You could cut this down to 7 or even 6 train crews if you shorten the Yonge subway operation between Finch and St. George only. You could probably cut things down to 5 if you cut back to Union, but St. George has better facilities, offers closer service to the Entertainment District, and offers a transfer-less connection to the Bloor-Danforth night bus.

  3. Is there enough demand on the Sheppard line to justify ANY service?

  4. would the mean running the the entire bus system through the night or maintaining/expanding the night bus system?

  5. A report about a year back revealed that the Sheppard subway was carrying about twice of what the buses that used to ply Sheppard Avenue carried, so there has been some ridership increases. The same report also noted that the line was operating at 50% of its capacity — so, arguably, twice what was needed, and this is not including what the TTC could do to improve capacity (double service, knock out the temporary retaining walls and operate six car trains, etc).

    The Sheppard Subway is carrying the same number of passengers as the Scarborough RT, and the Scarborough RT is operating over its current capacity. So the demand is there. Whether that demand was worth spending $925 million is another debate entirely.

  6. One other point to raise about night service is that the TTC might see a significant increase in ridership from early morning service. It was noted that the very first subway trains carry, on average, six times the number of passengers as the very last subway trains, and there has been talk about closing the subway earlier so that it can be opened earlier. Night service would allow early-morning commuters to take advantage.

  7. Maybe it’s worth a pilot project to see if it’d attract lots of new riders, because — with the possible exception of a 5:30am rush — the current overnight riders aren’t enough to justify a subway every 15 minutes. With one subway able to carry about the same number of people as 20 buses, the current overnight bus capacity on Yonge is equivalent to one train every five hours!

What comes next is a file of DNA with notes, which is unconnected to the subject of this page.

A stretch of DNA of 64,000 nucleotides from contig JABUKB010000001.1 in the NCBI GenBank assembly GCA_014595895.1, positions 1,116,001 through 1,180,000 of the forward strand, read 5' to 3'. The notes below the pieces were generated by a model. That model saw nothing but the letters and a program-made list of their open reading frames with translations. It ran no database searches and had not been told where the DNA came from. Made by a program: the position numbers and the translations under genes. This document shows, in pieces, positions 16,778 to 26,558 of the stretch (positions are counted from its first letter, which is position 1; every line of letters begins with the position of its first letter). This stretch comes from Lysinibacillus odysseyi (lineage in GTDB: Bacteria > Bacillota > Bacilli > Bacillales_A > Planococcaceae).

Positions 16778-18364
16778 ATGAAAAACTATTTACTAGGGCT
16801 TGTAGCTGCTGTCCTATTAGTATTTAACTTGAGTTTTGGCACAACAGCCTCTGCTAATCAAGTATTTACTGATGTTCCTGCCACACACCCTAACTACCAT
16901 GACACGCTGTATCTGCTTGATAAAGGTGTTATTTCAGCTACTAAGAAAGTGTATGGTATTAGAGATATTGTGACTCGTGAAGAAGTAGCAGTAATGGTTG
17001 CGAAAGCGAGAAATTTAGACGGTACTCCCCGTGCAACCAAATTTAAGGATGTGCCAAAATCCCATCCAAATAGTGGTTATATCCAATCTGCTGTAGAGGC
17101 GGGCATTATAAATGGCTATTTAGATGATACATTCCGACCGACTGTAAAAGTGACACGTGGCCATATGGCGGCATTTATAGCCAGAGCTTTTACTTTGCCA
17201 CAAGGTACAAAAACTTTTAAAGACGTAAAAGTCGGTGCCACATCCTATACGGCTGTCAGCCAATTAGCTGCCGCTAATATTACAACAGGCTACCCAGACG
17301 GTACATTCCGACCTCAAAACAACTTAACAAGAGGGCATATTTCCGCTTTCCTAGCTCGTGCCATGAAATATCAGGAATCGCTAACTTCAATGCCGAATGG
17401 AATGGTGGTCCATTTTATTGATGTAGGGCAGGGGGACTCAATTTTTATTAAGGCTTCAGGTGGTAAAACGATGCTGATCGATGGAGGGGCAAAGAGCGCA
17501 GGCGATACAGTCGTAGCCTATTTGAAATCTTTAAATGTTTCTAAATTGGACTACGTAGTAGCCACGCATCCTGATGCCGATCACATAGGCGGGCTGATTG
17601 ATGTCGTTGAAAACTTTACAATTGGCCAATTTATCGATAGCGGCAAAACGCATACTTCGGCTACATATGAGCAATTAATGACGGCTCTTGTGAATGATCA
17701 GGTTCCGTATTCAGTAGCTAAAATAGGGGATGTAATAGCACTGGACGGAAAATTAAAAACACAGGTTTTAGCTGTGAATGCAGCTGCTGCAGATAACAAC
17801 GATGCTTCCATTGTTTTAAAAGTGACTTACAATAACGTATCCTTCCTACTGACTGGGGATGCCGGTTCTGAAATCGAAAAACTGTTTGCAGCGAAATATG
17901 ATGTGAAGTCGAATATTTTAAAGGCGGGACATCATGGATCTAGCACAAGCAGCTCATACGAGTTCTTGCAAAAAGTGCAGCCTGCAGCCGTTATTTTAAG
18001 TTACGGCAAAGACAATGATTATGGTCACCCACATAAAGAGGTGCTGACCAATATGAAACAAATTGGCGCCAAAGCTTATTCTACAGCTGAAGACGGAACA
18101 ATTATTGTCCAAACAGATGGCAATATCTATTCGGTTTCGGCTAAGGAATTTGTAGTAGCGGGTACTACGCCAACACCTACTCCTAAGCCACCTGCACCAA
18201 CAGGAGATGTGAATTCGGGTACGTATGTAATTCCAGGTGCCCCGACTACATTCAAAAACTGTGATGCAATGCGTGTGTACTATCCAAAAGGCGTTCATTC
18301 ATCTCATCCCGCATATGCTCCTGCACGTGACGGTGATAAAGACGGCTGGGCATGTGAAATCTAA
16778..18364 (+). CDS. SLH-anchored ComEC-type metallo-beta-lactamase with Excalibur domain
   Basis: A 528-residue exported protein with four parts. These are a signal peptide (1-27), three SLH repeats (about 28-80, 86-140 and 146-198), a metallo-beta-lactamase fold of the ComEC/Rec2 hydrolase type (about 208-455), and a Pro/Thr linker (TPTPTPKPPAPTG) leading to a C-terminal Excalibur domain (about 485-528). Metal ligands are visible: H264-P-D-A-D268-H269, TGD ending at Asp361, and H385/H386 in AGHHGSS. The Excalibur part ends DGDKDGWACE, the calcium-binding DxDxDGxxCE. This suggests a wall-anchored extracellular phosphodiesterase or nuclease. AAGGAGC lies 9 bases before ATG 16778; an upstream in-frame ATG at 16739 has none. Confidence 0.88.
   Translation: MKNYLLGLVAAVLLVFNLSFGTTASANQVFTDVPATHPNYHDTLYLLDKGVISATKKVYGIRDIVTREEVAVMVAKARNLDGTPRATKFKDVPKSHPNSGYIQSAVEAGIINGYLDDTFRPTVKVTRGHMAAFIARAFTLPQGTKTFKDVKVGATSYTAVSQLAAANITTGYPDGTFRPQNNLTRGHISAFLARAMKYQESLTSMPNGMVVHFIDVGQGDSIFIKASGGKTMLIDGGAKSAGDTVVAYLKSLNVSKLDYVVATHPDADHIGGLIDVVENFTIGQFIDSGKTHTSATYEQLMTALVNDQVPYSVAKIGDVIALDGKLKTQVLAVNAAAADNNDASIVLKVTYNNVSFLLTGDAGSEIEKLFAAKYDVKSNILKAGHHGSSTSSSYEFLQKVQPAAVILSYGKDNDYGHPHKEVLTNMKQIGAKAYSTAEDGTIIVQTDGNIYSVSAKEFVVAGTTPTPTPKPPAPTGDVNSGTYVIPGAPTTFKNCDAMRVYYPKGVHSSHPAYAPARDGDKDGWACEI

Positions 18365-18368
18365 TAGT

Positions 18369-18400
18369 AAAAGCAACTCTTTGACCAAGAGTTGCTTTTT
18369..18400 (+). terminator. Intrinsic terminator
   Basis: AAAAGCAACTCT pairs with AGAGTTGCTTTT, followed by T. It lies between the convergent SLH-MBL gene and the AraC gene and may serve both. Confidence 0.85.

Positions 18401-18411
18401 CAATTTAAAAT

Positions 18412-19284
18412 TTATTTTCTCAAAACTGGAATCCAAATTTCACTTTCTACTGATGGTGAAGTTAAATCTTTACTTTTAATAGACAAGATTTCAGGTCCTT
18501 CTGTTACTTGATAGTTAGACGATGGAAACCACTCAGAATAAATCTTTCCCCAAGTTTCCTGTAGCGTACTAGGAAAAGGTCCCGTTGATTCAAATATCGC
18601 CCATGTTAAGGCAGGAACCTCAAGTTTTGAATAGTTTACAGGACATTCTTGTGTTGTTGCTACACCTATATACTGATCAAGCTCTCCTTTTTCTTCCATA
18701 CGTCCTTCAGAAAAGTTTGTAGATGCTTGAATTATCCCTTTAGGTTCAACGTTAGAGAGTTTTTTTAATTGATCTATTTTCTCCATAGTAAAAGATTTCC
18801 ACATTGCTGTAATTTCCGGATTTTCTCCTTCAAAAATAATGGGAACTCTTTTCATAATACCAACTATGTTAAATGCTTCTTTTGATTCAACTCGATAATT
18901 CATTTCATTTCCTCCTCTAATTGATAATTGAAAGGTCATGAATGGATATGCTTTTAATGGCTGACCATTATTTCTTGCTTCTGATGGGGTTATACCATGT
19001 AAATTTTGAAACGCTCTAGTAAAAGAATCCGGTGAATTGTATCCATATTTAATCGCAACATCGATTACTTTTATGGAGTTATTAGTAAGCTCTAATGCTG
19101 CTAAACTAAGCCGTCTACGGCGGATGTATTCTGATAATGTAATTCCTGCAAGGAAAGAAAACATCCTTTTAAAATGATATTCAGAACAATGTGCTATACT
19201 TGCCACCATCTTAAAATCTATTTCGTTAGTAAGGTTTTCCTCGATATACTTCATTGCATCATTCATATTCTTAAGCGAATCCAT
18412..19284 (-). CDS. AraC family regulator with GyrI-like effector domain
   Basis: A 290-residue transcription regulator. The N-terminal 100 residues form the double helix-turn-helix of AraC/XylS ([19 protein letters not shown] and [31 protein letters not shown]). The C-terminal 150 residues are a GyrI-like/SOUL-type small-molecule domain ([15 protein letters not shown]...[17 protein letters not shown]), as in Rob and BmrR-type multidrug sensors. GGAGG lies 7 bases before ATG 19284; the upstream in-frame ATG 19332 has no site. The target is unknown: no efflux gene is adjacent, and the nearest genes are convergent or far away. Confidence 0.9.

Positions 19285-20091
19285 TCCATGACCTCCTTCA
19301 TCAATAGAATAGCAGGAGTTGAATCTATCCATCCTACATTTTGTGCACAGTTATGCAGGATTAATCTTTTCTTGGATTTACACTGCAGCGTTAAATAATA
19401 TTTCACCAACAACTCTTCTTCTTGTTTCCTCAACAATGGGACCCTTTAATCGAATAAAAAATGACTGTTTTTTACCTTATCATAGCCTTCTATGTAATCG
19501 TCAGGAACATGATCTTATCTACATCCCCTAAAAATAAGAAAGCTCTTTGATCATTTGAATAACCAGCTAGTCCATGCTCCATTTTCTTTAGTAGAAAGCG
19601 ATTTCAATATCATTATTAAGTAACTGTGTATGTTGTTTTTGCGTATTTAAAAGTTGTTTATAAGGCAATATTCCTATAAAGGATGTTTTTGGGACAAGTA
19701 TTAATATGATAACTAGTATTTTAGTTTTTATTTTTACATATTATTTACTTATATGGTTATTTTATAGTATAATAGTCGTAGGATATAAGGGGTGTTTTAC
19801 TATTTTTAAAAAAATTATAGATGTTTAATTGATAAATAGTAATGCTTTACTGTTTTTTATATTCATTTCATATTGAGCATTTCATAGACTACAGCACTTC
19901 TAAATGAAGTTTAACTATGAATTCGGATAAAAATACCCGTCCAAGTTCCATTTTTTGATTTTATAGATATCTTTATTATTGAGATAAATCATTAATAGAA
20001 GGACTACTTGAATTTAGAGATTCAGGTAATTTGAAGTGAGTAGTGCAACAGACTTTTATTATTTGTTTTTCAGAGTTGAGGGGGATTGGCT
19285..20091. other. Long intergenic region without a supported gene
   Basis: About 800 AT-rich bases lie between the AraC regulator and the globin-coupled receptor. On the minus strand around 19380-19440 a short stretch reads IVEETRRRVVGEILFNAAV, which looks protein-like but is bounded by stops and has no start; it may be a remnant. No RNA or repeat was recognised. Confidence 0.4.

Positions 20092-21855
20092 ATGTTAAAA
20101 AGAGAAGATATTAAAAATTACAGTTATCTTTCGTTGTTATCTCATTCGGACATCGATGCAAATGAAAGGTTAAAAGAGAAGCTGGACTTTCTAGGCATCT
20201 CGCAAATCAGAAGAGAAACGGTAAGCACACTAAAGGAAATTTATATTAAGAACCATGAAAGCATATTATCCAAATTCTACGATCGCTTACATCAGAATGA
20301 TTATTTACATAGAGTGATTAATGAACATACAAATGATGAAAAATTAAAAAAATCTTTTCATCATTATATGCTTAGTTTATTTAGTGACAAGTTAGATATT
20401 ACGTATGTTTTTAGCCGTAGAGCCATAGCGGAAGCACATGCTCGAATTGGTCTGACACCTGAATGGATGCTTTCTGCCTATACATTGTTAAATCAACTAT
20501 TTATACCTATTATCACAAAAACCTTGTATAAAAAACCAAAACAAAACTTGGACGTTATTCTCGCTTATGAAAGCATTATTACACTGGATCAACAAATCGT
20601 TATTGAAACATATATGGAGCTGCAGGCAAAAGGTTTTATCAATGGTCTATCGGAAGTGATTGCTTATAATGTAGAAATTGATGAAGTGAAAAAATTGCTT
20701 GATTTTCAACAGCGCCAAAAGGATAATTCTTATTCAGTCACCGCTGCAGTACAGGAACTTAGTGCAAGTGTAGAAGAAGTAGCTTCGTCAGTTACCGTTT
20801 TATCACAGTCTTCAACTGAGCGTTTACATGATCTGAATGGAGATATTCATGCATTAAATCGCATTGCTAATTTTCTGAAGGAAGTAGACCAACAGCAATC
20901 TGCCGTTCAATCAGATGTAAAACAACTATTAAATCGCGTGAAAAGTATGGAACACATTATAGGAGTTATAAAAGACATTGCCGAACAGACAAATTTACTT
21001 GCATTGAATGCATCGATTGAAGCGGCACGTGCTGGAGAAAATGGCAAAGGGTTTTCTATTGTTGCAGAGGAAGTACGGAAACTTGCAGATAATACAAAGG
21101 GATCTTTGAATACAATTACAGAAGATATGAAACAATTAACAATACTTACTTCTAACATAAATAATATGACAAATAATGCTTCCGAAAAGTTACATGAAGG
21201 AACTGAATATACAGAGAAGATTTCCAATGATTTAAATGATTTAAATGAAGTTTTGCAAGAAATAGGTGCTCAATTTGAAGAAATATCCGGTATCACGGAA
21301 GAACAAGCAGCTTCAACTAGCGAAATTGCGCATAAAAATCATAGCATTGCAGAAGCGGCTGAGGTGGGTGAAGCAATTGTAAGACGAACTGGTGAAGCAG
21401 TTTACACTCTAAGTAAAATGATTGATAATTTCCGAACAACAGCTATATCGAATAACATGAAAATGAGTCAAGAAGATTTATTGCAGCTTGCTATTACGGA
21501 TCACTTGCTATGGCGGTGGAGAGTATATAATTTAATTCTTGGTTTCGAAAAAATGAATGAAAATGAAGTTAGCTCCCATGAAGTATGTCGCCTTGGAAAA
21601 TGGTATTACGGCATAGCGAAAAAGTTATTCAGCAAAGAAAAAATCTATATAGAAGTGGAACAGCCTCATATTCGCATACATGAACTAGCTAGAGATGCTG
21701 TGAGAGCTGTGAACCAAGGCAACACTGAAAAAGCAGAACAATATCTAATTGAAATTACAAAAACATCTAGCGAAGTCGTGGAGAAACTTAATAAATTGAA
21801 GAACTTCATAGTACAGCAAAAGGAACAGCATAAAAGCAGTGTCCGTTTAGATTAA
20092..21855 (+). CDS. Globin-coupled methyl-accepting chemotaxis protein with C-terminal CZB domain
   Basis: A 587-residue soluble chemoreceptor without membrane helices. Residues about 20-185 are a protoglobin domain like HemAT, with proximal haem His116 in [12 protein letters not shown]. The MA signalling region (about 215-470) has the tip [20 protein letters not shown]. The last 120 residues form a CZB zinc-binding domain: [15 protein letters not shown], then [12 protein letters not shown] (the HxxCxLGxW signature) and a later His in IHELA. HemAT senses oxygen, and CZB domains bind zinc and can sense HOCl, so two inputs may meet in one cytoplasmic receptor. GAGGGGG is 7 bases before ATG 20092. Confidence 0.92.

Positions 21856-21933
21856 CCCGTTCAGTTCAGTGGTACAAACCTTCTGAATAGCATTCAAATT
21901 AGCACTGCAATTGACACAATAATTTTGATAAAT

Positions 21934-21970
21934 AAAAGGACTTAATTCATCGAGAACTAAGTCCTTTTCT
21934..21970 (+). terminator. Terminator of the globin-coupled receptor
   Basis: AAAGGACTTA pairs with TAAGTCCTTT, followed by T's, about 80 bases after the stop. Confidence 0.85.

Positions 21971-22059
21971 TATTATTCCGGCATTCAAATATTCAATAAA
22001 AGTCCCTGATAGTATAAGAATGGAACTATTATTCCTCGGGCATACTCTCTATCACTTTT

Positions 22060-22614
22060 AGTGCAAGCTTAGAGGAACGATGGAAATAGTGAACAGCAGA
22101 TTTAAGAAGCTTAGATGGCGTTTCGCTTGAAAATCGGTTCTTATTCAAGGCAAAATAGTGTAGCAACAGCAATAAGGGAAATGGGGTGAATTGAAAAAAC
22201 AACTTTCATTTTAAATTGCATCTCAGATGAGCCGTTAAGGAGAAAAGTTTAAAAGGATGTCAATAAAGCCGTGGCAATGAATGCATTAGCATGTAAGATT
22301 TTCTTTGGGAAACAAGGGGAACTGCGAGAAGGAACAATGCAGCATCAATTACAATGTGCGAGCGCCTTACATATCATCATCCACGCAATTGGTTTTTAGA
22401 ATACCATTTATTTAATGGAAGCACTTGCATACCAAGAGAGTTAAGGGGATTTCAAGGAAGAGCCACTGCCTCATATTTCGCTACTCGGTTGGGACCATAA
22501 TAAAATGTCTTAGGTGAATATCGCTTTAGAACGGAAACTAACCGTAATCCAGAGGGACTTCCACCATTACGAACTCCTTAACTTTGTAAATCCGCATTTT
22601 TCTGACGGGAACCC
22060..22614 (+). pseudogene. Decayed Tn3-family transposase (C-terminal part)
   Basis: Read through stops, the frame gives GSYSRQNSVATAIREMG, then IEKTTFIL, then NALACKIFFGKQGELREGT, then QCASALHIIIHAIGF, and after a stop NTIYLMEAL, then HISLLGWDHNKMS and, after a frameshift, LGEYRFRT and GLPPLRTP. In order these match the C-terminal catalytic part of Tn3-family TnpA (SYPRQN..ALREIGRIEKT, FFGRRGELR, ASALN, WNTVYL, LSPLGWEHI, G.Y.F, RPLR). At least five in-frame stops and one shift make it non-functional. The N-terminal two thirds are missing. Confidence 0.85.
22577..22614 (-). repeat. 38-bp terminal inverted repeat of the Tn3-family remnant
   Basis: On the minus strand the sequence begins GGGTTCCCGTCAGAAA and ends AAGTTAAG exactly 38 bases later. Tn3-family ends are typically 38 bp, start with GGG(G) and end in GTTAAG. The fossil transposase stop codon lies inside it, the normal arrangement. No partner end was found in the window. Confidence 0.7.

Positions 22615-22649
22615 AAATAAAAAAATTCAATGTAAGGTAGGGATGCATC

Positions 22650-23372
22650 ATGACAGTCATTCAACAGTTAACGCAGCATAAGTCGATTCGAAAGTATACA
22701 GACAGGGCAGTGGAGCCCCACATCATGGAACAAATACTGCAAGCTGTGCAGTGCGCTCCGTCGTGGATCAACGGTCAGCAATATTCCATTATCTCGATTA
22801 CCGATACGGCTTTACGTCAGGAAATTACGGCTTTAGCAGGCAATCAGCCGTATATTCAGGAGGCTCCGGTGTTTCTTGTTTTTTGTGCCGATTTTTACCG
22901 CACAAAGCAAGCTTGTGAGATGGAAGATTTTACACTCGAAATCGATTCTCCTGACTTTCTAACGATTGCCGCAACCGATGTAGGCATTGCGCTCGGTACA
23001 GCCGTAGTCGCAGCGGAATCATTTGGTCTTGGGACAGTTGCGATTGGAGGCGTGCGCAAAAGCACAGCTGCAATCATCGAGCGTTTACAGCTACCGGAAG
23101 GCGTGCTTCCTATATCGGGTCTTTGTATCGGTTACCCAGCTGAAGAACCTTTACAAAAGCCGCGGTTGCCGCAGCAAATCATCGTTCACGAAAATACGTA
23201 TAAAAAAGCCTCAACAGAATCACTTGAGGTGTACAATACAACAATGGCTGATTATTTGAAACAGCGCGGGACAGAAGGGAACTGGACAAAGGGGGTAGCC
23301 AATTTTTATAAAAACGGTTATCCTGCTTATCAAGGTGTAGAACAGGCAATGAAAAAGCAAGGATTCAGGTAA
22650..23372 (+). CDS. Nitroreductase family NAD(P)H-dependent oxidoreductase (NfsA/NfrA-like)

The last time I took the night bus, traffic was so light that it seemed like it was moving almost as fast as the subway. I’d think adding more night buses would provide a bigger boost in quality of service. At 3 am, I’d rather get a bus right away than wait inside a deserted subway station for up to 15 minutes.

  8. would the mean running the the entire bus system through the night or maintaining/expanding the night bus system?

    No. The Yonge subway would likely replace the 320 Yonge Night Bus. The night service would either operate between Finch and Downsview, or perhaps Finch and St. Clair West or Finch and St. George. Connecting bus services, such as the Bloor-Danforth night bus, could enter the open subway stations for a transfer-less connection (like at St. George).

    Fewer night buses would be used with 320 Yonge Night gone, but this would be balanced off with the cost of subway power, subway crews, and manning certain subway stations (Bloor-Yonge would be one, because no transfer-free connections are possible between the Yonge subway and the Bloor-Danforth night bus).